An example of the law’s application is that when two people robbed a bank, if, during their escape, the police had shot and killed one of them, the surviving suspect could have been charged with the murder of his crime partner. This law boggled the minds of some, but it actually was a quite sensible law.
How the Felony Murder Rule was Applied
In this case, Gilbert acted in self-defense when he returned fire at those who were trying to kill him. It mattered not that he was a gang member, nor that he had unlawfully possessed a firearm. Legally speaking, all that mattered is that Gilbert did not initiate the felony crime that led to his brother’s death. Though it was he who killed Magdaleno, we would charge the occupants of the suspect vehicle with Magdaleno’s murder, once identified.
When we told Gilbert that a bullet fired from his gun killed Magdaleno, he was devastated. He had no idea that had been the case.
We explained how the felony murder rule would allow us to hold the others responsible for Magdaleno’s death even though it had been Gilbert’s bullet that killed him. Though it was little consolation for the grieving gangster, it was something to help him reconcile this tragedy.
Gilbert wanted to make amends for killing his brother. He chose to cooperate and provide more information about the men who had tried to kill him. This led us to the shirtless man with the Mustang, and then his relative who turned out to be our primary suspect.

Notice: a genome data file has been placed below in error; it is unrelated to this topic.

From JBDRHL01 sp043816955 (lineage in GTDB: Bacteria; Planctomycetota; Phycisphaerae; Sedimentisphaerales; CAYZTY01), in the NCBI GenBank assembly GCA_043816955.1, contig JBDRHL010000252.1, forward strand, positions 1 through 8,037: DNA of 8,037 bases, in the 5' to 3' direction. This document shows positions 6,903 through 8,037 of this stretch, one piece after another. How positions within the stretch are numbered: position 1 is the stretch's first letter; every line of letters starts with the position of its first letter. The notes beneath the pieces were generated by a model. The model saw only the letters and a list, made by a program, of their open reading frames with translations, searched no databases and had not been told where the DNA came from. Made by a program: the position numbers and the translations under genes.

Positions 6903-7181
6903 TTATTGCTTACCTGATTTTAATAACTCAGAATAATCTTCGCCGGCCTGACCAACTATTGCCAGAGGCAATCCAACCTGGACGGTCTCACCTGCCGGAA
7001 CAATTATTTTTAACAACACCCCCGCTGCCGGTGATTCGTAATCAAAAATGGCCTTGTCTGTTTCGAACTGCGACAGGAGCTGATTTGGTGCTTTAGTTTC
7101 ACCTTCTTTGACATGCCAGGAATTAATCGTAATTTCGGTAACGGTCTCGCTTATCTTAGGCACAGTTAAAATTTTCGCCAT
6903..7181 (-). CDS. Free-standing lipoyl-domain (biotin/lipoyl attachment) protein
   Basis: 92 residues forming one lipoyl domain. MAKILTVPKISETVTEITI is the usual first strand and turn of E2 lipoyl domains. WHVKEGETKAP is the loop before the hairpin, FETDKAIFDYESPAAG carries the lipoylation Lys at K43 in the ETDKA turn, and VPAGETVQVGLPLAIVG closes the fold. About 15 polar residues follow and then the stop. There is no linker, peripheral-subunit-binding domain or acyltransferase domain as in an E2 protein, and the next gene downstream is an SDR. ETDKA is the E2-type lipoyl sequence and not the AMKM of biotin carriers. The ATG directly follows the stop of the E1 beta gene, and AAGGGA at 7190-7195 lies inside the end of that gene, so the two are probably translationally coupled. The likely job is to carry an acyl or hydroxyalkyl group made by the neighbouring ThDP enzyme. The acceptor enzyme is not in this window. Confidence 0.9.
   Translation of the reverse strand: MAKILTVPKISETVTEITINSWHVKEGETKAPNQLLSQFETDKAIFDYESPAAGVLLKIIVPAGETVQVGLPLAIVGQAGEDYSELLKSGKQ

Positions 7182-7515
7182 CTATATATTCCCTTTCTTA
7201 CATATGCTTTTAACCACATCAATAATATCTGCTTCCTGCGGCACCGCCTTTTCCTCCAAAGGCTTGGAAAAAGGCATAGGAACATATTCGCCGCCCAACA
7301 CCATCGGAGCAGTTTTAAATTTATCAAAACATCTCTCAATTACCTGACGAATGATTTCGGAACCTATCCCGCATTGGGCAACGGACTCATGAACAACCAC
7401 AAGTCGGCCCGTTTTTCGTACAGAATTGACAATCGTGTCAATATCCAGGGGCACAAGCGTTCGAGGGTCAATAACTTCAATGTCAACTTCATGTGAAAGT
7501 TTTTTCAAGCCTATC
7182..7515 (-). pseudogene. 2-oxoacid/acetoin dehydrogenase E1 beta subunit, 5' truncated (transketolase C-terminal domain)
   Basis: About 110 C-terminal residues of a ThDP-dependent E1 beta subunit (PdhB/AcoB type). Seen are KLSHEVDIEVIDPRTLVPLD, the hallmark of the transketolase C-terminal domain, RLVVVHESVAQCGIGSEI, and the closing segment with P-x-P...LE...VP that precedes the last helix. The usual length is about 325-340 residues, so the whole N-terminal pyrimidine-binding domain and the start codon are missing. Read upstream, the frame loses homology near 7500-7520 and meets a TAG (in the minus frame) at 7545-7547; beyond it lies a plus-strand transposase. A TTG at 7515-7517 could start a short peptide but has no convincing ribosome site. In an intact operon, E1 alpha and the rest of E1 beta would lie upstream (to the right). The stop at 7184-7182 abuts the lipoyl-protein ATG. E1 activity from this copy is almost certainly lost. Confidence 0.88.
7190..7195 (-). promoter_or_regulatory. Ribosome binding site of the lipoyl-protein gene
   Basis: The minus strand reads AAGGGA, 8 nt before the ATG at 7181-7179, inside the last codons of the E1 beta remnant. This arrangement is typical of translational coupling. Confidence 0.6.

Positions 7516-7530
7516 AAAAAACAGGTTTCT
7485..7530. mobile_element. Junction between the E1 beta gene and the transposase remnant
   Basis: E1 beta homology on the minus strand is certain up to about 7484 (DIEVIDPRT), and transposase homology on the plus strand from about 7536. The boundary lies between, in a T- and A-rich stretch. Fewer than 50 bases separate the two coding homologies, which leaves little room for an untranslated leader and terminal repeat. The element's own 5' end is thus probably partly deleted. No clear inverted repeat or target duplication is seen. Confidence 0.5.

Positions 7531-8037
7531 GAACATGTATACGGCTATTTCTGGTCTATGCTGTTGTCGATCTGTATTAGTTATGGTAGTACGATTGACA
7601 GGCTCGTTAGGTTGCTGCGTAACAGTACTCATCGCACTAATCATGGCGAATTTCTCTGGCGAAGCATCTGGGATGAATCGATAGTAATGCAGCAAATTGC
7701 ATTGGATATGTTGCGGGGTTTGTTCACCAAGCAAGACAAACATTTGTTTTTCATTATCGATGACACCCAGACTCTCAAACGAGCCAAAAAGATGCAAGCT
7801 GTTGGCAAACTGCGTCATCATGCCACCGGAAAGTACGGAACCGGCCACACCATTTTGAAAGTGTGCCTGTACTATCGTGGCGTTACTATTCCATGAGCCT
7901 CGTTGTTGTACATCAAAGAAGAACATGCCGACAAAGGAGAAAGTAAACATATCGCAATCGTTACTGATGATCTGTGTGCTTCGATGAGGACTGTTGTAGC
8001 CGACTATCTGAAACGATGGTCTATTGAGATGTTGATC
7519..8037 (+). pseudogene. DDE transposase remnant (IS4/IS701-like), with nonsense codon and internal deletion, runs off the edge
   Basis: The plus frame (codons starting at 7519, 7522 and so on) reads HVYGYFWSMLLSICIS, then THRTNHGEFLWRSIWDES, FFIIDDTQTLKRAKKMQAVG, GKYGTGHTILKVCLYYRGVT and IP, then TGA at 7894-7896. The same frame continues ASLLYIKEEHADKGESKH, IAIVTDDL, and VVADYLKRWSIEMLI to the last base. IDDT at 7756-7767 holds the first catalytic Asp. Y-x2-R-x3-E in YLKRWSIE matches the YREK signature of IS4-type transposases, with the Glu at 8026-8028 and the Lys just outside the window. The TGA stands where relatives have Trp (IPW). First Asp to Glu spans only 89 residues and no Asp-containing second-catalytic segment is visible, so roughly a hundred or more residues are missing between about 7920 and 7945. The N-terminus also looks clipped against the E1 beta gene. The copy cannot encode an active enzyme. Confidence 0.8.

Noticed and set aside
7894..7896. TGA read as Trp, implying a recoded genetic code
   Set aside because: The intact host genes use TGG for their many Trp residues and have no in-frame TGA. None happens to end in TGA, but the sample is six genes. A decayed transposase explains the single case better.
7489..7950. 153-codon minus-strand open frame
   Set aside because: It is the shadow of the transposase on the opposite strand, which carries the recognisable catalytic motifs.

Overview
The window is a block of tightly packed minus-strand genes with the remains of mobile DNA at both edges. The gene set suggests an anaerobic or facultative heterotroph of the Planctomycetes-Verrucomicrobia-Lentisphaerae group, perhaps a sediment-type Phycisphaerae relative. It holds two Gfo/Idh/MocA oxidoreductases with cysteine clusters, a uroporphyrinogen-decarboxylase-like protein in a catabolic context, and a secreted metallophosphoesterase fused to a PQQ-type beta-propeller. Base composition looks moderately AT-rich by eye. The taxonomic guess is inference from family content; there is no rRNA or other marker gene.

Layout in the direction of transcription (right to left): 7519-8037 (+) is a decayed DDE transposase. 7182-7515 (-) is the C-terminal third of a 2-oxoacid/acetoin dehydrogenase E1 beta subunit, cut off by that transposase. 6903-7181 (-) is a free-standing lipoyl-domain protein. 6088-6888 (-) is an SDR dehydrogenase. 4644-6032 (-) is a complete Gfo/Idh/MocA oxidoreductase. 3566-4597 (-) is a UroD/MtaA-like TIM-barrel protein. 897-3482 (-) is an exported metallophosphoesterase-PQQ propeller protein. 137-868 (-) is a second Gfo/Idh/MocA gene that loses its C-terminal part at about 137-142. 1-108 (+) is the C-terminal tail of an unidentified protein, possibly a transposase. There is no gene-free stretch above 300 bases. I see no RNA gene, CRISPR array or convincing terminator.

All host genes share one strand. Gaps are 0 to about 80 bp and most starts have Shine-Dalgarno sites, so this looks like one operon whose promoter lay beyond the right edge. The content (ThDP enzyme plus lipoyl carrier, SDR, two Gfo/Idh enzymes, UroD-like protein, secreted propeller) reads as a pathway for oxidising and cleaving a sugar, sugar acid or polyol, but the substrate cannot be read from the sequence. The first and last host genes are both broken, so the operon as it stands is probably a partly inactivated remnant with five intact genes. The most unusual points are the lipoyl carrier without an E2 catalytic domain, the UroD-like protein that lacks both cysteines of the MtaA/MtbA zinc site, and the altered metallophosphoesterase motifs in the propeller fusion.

How it Really Happened
Once cooperating, Gilbert told us what really happened. They were out front as he had described. When the shooting started, only his brother ran for cover. Gilbert, an experienced gunfighter, had stood his ground and returned fire. As the suspect vehicle continued traveling, so did Gilbert’s line of fire, and apparently, Magdaleno was caught in the middle.
The Truth Can Be Addicting
Over the days and weeks of investigating this murder, Kusch and I spent many hours with Gilbert. We would pick him up from his home and drive to East L.A. Station, or to the homicide bureau, or to other relevant locations.
Now that Gilbert had come clean about the shooting, there was a rapport between us. Suddenly we were like old friends, bonded by a dark secret about his brother’s death.
Gilbert had a good sense of humor. He would joke with us and we with him. He became so comfortable he would casually mention past criminal activity as if unaware he was talking to two cops. On one occasion, while driving through a rival gang’s neighborhood, Gilbert leaned up from the back seat and said with a grin, “We used to drive through here shooting people all the time.”
I glanced back to see his eyes full of joy with the memory. It was no big deal to Gilbert, just life in the barrio.
Months later, while previewing A&E’s documentary, Rod and I chuckled over the footage that showed our interview with the bare-chested hombre valiente. We were none too slim ourselves, but not as robust as he. Neither of us would be caught dead shirtless on TV. We laughed at the idea of all three of us enjoying a warm morning in East Los Angeles, shirtless for the camera while talking about murder.
Rod went on to appear in about a dozen (exaggeration) A&E specials, yet could always be heard complaining about the camera crews. Some of us believed he secretly embraced it. A mere sergeant at the time, he would soon promote through the ranks. If I’m not mistaken, I believe he outranked General Mattis by the time he retired.
But I still call him Sergeant Kusch.